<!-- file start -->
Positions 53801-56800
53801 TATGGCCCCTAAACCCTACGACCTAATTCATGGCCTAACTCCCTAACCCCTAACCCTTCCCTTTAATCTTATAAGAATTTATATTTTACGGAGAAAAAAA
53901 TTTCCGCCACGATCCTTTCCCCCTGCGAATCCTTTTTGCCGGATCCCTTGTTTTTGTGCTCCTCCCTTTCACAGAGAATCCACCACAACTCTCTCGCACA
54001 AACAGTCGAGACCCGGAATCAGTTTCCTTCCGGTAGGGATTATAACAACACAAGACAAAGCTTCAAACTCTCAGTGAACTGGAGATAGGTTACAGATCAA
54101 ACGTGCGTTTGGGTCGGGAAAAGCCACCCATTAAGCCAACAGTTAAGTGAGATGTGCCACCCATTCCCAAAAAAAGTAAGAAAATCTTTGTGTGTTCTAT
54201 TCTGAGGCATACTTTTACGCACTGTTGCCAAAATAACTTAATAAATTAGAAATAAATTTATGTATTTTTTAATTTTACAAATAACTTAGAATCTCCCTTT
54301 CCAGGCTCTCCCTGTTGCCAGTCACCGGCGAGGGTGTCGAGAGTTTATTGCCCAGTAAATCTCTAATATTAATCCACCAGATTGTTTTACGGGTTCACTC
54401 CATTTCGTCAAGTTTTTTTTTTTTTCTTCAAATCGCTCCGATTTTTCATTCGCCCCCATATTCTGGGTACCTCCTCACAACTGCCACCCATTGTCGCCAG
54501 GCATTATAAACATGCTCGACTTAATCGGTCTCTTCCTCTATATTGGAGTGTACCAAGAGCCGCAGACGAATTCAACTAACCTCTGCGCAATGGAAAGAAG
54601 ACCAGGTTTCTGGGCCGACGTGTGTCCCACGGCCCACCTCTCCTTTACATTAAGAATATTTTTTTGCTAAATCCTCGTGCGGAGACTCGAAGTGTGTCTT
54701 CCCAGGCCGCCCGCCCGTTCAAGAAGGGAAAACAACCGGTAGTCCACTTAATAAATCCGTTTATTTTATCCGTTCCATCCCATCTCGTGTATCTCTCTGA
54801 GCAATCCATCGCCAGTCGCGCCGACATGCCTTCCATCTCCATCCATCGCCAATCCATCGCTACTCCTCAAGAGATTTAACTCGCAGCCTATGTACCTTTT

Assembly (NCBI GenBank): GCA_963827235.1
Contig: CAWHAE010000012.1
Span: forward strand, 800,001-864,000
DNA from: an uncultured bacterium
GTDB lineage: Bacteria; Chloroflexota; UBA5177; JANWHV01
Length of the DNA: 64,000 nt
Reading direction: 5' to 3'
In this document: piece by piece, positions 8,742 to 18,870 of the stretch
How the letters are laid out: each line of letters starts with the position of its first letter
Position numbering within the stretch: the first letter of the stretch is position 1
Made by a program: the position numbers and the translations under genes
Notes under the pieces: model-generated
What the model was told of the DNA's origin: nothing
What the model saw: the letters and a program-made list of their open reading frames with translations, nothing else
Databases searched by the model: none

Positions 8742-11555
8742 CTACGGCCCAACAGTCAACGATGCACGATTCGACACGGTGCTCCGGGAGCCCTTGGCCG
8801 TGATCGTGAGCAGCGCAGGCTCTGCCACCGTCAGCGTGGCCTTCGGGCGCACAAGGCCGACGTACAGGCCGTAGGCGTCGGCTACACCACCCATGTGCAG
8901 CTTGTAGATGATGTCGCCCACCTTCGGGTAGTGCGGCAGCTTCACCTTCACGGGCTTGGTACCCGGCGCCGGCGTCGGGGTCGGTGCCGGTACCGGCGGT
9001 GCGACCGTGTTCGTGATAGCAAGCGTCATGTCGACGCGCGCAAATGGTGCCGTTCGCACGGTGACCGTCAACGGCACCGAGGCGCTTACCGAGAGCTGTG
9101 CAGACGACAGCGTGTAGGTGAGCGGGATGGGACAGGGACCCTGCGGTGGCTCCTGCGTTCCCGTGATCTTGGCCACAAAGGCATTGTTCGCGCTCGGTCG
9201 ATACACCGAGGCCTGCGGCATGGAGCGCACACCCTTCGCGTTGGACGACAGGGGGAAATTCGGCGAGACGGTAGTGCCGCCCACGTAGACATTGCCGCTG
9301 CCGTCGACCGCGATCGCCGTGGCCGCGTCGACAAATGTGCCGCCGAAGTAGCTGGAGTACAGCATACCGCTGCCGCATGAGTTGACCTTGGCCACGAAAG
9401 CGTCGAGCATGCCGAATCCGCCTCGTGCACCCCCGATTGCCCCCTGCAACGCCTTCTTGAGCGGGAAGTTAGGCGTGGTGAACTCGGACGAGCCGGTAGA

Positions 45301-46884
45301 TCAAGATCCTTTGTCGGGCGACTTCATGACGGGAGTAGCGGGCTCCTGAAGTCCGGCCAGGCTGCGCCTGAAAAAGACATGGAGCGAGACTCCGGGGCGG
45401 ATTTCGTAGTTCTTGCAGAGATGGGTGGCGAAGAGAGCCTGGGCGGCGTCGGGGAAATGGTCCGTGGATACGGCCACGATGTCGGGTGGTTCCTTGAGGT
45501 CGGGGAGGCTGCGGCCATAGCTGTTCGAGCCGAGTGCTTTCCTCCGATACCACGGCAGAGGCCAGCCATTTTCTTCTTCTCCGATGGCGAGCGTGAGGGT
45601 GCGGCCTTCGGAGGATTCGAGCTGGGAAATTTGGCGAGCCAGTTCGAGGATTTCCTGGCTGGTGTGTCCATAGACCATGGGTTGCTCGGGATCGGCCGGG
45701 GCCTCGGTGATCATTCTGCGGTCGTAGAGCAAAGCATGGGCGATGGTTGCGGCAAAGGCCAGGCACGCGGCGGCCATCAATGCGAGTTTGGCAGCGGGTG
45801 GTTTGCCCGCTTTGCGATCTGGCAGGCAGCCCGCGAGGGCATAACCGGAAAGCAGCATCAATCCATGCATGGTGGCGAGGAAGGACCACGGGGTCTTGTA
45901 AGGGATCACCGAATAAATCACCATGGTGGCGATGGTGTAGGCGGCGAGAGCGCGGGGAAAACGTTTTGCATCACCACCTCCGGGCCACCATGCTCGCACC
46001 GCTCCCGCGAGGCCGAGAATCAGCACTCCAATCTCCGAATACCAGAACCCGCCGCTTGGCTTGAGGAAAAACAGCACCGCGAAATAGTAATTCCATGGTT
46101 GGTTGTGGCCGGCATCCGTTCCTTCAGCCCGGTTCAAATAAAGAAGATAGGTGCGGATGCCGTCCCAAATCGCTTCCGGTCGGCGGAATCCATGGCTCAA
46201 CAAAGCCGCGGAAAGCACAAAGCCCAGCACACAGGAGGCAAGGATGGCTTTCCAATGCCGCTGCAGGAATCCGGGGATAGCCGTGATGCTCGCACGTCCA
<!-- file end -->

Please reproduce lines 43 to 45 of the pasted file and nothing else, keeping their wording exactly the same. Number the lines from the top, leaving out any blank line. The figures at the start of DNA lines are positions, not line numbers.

45801 GTTTGCCCGCTTTGCGATCTGGCAGGCAGCCCGCGAGGGCATAACCGGAAAGCAGCATCAATCCATGCATGGTGGCGAGGAAGGACCACGGGGTCTTGTA
45901 AGGGATCACCGAATAAATCACCATGGTGGCGATGGTGTAGGCGGCGAGAGCGCGGGGAAAACGTTTTGCATCACCACCTCCGGGCCACCATGCTCGCACC
46001 GCTCCCGCGAGGCCGAGAATCAGCACTCCAATCTCCGAATACCAGAACCCGCCGCTTGGCTTGAGGAAAAACAGCACCGCGAAATAGTAATTCCATGGTT